There is too much careless talk these days. A decade ago, there were increasingly angry comments about opponents talking about “vegan leather” and using all manner of inaccurate terms.
There was also rising concern that the leather industry had itself become part of the problem. A wander round any trade show saw signage and promotional wall hangings demonstrating how even leather was deep into greenwashing and bad terminology.
I presented a list of some “weasel words” in regular use by the leather industry at the 2014 American Leather Chemists Association (ALCA) annual meeting to demonstrate the need to be more accurate and precise. These were:
- Heavy metal
- Organic, chrome-free
- Carbon footprint.
I had previously been particularly struck when a very creative titanium tanned leather was given an innovative award but refused an environmental one because one judge noted that titanium was a heavy metal. Later I checked the definition of heavy metals and quickly racked up a list of 36 separate meanings.
Many of these I found in a study published by the Human Health division of the International Union of Pure and Applied Chemistry set up to look at the term. The lead author was John Duffus of The Edinburgh Centre for Toxicology, who noted that “there is a tendency to assume that all so-called ‘heavy metals’ have highly toxic or ecotoxic properties. This immediately prejudices any discussion of the use of such metals, often without any real foundation”.
Abandon terms such as “heavy metals”
His conclusion is quite clear. The term “heavy metal” has never been defined by any authoritative body such as IUPAC. Over the 60 years or so in which it has been used in chemistry, it has been given such a wide range of meanings by different authors that it is effectively meaningless. No relationship can be found between density (specific gravity) and any of the various physicochemical concepts that have been used to define “heavy metals” and the toxicity or ecotoxicity attributed to “heavy metals”.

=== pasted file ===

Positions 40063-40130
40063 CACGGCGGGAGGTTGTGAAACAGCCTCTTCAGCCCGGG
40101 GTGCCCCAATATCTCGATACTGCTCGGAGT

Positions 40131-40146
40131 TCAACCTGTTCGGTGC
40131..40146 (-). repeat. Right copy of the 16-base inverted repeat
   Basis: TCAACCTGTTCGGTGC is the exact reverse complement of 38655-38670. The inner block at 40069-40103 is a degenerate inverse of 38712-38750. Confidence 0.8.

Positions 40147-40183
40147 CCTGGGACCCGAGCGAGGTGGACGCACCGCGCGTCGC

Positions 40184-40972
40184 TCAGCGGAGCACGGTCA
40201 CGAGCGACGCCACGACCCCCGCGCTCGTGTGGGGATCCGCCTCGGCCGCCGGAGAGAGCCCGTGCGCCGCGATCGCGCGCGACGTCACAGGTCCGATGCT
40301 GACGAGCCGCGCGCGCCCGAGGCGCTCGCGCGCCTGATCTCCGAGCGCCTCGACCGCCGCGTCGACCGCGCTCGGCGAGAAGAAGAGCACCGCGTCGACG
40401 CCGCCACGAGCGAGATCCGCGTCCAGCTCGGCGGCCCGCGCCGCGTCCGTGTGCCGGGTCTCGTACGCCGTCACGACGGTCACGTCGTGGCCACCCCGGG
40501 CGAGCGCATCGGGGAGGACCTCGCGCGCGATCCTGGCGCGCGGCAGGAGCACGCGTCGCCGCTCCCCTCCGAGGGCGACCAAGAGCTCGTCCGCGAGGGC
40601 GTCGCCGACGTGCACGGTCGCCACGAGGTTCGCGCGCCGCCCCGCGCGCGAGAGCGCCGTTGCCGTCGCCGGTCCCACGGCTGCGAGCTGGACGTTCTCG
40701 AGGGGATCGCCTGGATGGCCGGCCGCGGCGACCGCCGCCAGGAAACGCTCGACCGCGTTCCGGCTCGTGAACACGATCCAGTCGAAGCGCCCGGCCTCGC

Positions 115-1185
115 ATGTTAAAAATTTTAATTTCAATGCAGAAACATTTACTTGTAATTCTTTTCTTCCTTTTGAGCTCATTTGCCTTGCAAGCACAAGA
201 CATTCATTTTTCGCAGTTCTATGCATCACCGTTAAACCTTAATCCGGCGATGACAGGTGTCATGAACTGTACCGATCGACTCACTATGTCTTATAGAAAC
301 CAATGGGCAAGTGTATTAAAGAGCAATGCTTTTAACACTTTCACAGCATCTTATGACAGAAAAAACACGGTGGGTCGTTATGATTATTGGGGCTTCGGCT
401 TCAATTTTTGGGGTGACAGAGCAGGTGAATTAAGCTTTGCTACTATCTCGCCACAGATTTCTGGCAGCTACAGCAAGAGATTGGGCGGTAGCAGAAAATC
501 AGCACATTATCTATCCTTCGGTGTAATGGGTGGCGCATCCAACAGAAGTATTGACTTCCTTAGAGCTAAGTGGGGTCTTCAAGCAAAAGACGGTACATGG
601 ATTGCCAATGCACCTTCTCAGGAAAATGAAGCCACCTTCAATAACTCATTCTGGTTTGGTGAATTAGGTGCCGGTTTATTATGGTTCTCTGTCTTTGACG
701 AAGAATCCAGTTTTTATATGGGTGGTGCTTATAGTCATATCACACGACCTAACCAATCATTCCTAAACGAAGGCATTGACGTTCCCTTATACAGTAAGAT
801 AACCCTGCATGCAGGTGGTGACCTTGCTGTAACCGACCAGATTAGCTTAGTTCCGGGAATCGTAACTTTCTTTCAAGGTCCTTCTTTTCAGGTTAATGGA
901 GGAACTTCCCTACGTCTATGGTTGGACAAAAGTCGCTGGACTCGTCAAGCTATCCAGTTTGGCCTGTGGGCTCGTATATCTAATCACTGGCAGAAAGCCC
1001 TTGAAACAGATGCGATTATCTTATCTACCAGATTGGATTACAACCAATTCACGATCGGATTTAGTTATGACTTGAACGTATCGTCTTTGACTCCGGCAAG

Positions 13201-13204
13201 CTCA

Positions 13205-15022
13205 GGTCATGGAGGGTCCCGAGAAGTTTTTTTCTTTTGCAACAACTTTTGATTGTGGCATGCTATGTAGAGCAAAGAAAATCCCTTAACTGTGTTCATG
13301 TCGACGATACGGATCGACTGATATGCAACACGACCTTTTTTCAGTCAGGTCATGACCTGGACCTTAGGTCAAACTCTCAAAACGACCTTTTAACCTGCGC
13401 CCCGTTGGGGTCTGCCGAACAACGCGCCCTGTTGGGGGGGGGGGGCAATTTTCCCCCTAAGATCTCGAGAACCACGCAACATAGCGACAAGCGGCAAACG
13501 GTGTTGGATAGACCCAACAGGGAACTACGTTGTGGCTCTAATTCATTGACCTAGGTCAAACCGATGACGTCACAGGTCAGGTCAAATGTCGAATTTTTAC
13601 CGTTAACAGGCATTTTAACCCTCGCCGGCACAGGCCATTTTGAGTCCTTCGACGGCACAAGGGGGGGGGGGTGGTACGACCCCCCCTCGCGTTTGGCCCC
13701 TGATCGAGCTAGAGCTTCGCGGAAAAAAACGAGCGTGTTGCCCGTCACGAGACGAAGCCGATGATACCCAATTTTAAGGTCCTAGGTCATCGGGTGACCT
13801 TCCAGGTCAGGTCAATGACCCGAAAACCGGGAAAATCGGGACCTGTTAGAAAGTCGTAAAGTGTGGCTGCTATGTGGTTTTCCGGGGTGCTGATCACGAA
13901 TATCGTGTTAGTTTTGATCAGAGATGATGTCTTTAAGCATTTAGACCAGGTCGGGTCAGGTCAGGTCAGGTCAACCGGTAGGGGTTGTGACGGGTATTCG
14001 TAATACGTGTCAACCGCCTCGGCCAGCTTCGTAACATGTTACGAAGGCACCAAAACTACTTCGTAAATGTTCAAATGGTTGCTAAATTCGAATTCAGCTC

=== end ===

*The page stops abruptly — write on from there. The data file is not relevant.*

He concludes: “It is clear that we should abandon classification of metals using terms such as ‘heavy metals’, which have no sound terminological or scientific basis.”
Most of the terms I identified as frequently subject to misuse fell into similar positions. Given the wide acceptance of the Brundtland definition of “sustainability”, and the paper explaining it being quickly found on the Internet and an easy read, I have always been concerned when people turn to the nearest dictionary to find whatever definition suits them on the day. In an increasing polarised and tribal world, these definitions matter.
So, I was not surprised to see the latest edition of International Leather Maker (January/February 2024) featuring an editorial feature by Professor Will Wise on metal-free leather. His concern was that a slack approach to interrogating the definition of metals was leading some brands to exclude benign metal salts that actually make the leather better; noting that “better” is a leather term that has itself evolved!
He said: “It is remarkable to me that some brands would exclude a new process/chemical that offers an improvement in sustainability credentials or performance simply because it contains a benign metal salt.”
Duffus does address the issue of defining metals in his paper, and he uses the careless use of the term carbon as another example. Not everyone involved in making and using leather is an expert in the sciences. We certainly struggle with so few “sustainability” staff in the materials field having chemistry qualifications or even much knowledge of leather in the way the leather buyers used to have in all sectors.
A world of third-party accreditation to meet oversimplified goals based on scientific terms that are not capable of rigorous definition and are anyway often misunderstood is an unsatisfactory way to proceed. Professor Wise makes sense in asking the industry to look to definitions that better reflect real word use and actual outcomes.
2002, Duffus, John H., “Heavy Metals”—A Meaningless Term?, Pure Appl. Chem., Vol. 74, No. 5, pp. 793–807
International Union of Pure and Applied Chemistry, Chemistry and Human Health Division, Clinical Chemistry Section, Commission on Toxicology*
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